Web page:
A recent study looked at how medical marijuana legalization has influenced alcohol consumption. The study is solid, with falsification and robustness check and consideration of covariants and confounders. According to the researchers, medical marijuana legalization reduces consumption by 15%. This is the first real evidence I have seen that marijuana is a threat to wine. At this point I would characterize the situation as 'a preponderance of evidence indicating that marijuana reduces ALCOHOL consumption.'
The logical conclusion is that this would reduce wine consumption specifically. On the other hand, my much less robust research points to evidence that (a) as marijuana use has increased over time in the US, so has wine consumption; and (b) that states where marijuana use is high also have high rates of wine consumption.
Let me be clear: the study cited before easily trounces my bit of number-crunching. It is a much larger step toward a conclusive finding. On the other hand, it does not look at wine specifically, but alcohol, in general. It has also not yet been replicated or peer-reviewed in a serious manner yet, as far as I know. Smaller producers should also note that it is based on scan data, which focuses on the largest brands, at the largest outlets, and accounts for only 40% or so of the market.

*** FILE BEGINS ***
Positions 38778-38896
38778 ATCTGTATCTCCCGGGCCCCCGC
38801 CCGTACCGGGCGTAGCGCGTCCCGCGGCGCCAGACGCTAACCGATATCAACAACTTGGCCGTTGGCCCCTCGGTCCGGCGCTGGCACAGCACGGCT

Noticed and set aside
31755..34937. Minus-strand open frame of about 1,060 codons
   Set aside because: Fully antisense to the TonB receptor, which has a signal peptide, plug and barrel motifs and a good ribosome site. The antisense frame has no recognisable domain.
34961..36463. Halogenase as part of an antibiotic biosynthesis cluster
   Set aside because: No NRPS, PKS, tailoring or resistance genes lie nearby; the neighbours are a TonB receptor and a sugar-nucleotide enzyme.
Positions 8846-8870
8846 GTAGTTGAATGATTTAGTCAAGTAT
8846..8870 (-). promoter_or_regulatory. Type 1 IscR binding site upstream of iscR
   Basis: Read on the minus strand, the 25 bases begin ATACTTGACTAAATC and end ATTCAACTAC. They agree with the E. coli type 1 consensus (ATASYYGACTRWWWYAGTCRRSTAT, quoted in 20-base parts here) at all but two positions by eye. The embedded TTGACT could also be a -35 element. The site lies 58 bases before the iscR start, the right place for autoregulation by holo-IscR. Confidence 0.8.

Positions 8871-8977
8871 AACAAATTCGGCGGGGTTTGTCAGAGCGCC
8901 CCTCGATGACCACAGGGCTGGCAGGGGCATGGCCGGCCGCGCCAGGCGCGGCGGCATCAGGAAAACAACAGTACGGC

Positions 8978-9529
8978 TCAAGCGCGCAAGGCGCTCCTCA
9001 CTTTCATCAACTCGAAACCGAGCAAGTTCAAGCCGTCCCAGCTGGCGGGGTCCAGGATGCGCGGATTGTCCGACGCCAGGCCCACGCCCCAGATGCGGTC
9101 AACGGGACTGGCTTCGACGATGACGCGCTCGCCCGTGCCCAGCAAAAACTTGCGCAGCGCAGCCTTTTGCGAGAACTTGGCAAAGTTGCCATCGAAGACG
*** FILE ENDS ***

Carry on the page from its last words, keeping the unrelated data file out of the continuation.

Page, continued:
If I had to guess based on the evidence I have seen at this point, I would assume that (a) legalization will reduce total alcohol consumption by 15% or less; (b) legalization will reduce wine consumption by significantly less than 15%; and (c) that small-production, premium wineries will see even less of a hit. Whether or not the hit to wine results in a detectable reduction in sales for all wine and/or the premium segment remains to be seen.